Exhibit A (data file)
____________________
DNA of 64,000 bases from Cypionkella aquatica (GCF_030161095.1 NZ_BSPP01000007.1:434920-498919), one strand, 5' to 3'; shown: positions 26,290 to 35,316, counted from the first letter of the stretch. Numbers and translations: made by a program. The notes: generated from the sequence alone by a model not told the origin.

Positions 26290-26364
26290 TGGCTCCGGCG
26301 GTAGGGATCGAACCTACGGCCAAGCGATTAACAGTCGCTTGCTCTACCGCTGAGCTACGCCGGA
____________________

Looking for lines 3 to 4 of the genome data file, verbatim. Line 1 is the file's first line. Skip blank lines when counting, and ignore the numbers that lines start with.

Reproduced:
26290 TGGCTCCGGCG
26301 GTAGGGATCGAACCTACGGCCAAGCGATTAACAGTCGCTTGCTCTACCGCTGAGCTACGCCGGA